Yamakawa Kikue, Women of the Mito Domain, trans. Kate Wildman Nakai, Stanford University Press, 2001.

And other readings TBA.

 Course requirements:•   two midterm exams (worth 20% each)

•   two essays on class readings (15% each)

•   final exam (20%)

•   active class participation (10%). Attendance is required.

ANS 341N • Postwar Japan

31805 • Fall 2013
Meets MWF 1000am-1100am UTC 4.110
(also listed as HIS 342C)

This course begins by examining the transition from war, defeat, and military occupation to the economic miracle of the 1960s.  Japan’s high-speed industrial growth established the model for a new kind of accelerated development that has since unfolded across Asia.  These political and economic transformations were also social and personal, encompassing the remaking of family structures and ideologies.  The greatest lessons may lie in the aftermath of high-speed growth, in the transformations that accompanied the deflation of the economic bubble after 1990.  The semester concludes with a consideration of present trajectories and possible futures.

 Texts:

1. Andrew GORDON, A Modern History of Japan, third edition (Oxford University Press, 2013).

2. John W. DOWER, Embracing Defeat: Japan in the Aftermath of World War II (W.W. Norton/New Press, 1999).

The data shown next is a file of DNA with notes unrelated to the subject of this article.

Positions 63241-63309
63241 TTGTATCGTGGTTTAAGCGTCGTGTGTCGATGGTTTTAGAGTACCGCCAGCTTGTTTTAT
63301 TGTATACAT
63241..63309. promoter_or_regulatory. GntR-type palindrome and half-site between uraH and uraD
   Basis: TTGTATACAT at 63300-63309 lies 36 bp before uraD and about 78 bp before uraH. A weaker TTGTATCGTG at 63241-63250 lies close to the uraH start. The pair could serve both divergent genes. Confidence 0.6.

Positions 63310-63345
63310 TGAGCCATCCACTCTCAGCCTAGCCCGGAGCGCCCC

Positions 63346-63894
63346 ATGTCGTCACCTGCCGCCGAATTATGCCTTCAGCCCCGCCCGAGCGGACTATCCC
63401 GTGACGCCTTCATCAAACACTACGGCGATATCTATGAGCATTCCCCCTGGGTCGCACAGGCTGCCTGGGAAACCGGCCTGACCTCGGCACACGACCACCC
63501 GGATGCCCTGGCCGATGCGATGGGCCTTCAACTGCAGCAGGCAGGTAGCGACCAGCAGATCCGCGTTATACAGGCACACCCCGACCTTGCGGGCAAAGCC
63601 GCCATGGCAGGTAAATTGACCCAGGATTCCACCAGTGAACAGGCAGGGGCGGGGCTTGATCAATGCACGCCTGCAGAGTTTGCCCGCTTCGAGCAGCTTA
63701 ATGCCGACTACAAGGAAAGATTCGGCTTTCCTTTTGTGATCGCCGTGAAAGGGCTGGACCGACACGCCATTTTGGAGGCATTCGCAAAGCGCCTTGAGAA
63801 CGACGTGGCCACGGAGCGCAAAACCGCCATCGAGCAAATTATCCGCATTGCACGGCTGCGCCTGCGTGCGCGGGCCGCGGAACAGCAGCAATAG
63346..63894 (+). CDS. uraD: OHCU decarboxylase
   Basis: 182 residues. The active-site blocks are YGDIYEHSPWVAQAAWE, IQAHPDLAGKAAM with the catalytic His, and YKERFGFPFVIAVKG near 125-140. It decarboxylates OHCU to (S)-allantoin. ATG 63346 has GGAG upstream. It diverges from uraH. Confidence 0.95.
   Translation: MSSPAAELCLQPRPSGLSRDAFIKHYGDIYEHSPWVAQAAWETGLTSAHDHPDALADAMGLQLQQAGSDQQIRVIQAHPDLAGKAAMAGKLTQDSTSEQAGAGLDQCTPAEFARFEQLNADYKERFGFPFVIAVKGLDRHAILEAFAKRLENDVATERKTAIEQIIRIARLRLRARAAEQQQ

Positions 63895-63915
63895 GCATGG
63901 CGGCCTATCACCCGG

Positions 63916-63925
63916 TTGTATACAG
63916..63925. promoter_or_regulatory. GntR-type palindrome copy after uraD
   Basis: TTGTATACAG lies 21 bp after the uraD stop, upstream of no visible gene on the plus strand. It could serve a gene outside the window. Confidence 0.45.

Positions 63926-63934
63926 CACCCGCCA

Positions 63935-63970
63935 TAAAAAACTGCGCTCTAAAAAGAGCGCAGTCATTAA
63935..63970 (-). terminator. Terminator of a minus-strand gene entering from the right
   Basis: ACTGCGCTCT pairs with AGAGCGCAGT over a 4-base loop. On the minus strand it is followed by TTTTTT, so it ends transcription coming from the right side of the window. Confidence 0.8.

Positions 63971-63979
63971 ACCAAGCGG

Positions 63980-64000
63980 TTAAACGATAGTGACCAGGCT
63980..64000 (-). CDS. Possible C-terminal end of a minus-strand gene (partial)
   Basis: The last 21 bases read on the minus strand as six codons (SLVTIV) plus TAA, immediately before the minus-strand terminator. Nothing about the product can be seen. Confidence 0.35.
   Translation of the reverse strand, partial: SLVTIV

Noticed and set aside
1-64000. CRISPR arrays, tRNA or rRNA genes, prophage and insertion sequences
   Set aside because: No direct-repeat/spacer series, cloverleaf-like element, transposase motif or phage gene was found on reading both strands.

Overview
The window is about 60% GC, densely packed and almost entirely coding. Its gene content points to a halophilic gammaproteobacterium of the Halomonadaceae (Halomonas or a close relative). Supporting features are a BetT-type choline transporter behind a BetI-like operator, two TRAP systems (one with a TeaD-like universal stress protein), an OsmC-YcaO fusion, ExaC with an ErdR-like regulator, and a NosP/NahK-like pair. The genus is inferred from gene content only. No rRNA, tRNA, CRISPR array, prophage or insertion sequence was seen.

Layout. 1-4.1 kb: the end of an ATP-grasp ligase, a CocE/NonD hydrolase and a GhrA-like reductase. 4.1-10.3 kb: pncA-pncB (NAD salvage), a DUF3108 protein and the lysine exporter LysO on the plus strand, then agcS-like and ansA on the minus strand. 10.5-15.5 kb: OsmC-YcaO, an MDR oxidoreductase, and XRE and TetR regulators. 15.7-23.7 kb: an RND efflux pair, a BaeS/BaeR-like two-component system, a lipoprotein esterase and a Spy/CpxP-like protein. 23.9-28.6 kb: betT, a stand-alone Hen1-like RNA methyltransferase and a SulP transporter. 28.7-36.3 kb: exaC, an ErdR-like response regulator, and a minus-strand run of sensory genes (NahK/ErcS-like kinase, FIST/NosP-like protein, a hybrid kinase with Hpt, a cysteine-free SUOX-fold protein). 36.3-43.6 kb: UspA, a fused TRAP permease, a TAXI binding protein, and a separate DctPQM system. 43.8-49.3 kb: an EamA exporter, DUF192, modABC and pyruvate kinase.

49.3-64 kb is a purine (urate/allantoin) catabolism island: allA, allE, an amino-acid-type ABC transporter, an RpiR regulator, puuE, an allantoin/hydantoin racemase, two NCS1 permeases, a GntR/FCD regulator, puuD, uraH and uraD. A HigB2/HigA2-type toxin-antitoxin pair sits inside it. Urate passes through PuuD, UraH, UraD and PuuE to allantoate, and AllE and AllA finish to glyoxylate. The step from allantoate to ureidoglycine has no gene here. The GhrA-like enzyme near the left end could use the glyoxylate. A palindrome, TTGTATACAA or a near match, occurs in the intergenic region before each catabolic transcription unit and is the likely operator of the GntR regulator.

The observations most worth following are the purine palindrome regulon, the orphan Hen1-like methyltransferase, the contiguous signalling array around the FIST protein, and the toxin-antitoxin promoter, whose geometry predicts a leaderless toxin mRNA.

3. R. Taggart MURPHY, The Weight of the Yen (W. W. Norton, 1997).

4. OCHIAI Emiko, The Japanese Family System in Transition (Tokyo: LTCB International Library Foundation, 1996).

5. Simon PARTNER, Toshié: A Story of Village Life in Twentieth-Century Japan (University of California Press, 2004).

6. Handouts, online, and electronic reserve readings as specified over the course of the semester

 Grading:

• two midterm exams (worth 20% each)

• two essays on class readings (15% each)

• final exam including take-home essays (25%)

• active class participation (5%)

ANS 372 • East/West: Spirit/Intel Encoun

31850 • Fall 2013
Meets W 300pm-600pm GAR 0.120
(also listed as HIS 350L)

This upper-division seminar provides a forum for exploring some spiritual and intellectual encounters of “East” and “West,” with a focus on ideas of mind, spirit, and consciousness. “East” and “West” are relative and relational terms, directions rather than places. They are relative, mutual, and shape-shifting. As metaphors they are generative and multivalent; when one starts to look, one finds many Easts and Wests at play, as various as the “Oriental philosophy” of Ibn Sina (Avicenna), Xuanzang’s “journey to the West” to discover the Heart Sutra, and the Zen journeys of the West Coast beatniks. In this exploration of comparisons and connections, we will encounter a full house of canonical figures including Zhuangzi, Zhu Xi, Avicenna, Ibn ‘Arabi, Hume, Swedenborg, Blake, Nietzsche, Tagore, and Jung, along with some brilliant but less well known thinkers. We will spend much of our time in the open spaces between civilizational control systems. Many of the texts are dense and difficult, reflections of deep and often distant traditions. They need to be read slowly and with care. They also repay sincere inquiry with new vistas and unexpected bounties.